Powers of Attorney

What are Powers of Attorney?

A Power of Attorney is a legal document that gives one person (your “Agent” or “Attorney in Fact”) power to action on your behalf if you are unable.

There are 2 different types of Powers of Attorney that we frequent prepare:

Durable Power of Attorney covers financial decisions.  This document provides access and/or control over legal matters, bank accounts, real property, retirement or other financial accounts or assets.   It is possible to create a limited power of attorney to cover only a specific period of time (if you were going to be out of the country or incapacitated for a limited period of time).  

Healthcare Power of Attorney specifically covers healthcare decisions.   It gives consent for your doctors or hospital to take directive from your named Agent in a situation where you cannot make decision for yourself.

Step-by-Step Process

  1. Schedule an appointment to come in and meet with Mr. Duncan.  For this appointment, make sure that you have already thought about who is the most responsible person to follow your wishes. Mr. Duncan will take notes as to your wishes (make sure you have proper name spellings as this is very important).
  2. We will prepare the documents.  
  3. If an appointment was not already scheduled before you left your consultation, we will give you call to come back in to review and execute your documents.  We will make you however many copies you want and you will go home with your original (to place in a secure location) and copies to provide to whoever you think may need one.


  • There are some situations where powers of attorney are highly recommended – if you have a high-risk job, frequently travel out of the area or are advancing in age.  However, many young people are now being proactive and obtaining Powers of Attorney to be sure that IF something happens, they are covered.   It ensures that someone can look after your financial affairs if you unexpectedly become incapacitated.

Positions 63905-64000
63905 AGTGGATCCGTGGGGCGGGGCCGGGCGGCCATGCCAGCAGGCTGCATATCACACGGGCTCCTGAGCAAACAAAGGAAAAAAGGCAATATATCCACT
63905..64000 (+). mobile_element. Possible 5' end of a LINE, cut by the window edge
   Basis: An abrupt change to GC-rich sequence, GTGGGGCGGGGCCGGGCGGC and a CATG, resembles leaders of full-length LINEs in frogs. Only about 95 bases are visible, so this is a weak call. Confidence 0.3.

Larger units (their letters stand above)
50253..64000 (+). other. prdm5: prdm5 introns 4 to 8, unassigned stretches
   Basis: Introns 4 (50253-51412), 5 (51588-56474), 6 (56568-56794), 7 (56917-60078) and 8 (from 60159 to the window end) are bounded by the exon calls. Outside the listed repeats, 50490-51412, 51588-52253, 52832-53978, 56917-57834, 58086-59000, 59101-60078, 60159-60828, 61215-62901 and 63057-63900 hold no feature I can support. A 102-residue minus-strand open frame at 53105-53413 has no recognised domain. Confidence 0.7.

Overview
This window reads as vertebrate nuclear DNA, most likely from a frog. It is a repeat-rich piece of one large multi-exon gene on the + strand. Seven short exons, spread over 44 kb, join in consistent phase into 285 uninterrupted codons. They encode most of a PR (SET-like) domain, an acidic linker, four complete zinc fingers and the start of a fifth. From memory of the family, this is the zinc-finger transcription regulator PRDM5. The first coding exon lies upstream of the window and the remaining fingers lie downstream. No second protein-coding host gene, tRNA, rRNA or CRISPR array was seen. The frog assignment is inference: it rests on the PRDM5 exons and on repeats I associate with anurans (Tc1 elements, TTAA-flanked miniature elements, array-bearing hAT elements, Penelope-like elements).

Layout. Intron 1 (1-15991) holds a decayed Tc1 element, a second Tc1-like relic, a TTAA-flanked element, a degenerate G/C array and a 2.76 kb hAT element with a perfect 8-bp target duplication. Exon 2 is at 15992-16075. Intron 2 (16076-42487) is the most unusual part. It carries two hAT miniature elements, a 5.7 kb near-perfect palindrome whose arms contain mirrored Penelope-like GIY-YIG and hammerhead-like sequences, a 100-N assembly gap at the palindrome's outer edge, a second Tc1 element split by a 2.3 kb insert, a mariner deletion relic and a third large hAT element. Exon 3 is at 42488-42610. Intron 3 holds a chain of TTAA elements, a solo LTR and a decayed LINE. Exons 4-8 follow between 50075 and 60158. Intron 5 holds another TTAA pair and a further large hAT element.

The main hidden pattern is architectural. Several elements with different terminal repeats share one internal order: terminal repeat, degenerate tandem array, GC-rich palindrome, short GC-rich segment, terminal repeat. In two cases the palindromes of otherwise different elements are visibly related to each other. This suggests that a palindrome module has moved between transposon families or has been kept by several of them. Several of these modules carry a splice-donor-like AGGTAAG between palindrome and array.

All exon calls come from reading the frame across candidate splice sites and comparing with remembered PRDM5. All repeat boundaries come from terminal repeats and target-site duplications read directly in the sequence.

The most common choice is a spouse or long-term significant other, followed by your most responsible adult child (or children).  You may also chose a responsible family member or highly trusted friend.     It is, however, recommended that you discuss this with the person (or persons) you chose to make sure that they are willing to act on your behalf if necessary.  

It is possible to name both people to act as your Power of Attorney.   If this is your choice, you just need to decide if you want them to be able to act independently or have them make decision together.  

NO!  The only time that the Power of Attorney will accepted as opposed to your own wishes is if you are declared incompetent by your doctor or the Court, you are incapacitated or you are not available to act on your own behalf.  

The online Powers of Attorney may not meet certain State of Tennessee requirements.   Also, the State of Tennessee has certain requirements as to the execution of Healthcare Powers of Attorney that must be met.

Contact Us Now!

Have a question or need information?